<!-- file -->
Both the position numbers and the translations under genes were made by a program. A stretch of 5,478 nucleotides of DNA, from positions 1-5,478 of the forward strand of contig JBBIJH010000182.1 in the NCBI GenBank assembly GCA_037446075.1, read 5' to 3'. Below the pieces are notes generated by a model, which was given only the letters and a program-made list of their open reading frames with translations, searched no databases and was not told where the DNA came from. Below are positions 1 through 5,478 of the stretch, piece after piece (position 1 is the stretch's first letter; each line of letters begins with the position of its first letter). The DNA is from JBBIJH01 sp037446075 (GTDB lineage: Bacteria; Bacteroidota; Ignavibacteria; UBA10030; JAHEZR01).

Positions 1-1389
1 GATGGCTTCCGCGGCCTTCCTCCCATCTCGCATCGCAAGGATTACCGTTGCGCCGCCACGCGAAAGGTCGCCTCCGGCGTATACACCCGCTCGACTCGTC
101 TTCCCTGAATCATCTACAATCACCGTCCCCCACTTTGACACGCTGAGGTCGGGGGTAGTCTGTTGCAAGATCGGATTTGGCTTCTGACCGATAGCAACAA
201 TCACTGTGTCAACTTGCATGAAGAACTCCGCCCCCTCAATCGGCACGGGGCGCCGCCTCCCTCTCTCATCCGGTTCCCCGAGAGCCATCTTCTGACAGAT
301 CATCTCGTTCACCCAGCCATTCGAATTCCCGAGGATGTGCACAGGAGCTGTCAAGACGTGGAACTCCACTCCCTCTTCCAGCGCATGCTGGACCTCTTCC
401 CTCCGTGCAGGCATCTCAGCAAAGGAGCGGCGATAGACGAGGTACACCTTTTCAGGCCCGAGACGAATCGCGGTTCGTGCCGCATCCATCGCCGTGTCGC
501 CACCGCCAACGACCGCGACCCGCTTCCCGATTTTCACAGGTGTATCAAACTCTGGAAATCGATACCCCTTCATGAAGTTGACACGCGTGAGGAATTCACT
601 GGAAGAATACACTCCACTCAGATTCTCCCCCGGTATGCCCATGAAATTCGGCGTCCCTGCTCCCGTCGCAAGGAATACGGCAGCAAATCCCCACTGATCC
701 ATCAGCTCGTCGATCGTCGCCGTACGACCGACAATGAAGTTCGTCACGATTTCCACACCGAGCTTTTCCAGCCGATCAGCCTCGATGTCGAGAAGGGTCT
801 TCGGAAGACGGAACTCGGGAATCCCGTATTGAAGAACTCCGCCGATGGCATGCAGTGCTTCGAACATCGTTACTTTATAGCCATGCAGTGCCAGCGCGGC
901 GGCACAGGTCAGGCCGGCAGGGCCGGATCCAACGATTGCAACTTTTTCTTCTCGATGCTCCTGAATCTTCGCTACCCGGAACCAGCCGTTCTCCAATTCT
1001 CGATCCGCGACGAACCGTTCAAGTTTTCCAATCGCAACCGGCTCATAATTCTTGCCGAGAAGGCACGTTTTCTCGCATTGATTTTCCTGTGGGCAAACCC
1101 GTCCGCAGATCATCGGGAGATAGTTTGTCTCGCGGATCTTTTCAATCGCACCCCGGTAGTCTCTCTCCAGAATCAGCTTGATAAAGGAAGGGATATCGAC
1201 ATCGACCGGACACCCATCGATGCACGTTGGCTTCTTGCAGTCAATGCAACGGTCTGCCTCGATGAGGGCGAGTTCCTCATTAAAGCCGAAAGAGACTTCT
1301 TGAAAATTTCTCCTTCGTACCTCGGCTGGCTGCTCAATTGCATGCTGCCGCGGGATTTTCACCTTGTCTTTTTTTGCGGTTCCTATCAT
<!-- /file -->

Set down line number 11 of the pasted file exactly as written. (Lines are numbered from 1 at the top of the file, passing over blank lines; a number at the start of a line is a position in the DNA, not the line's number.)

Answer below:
801 TCGGAAGACGGAACTCGGGAATCCCGTATTGAAGAACTCCGCCGATGGCATGCAGTGCTTCGAACATCGTTACTTTATAGCCATGCAGTGCCAGCGCGGC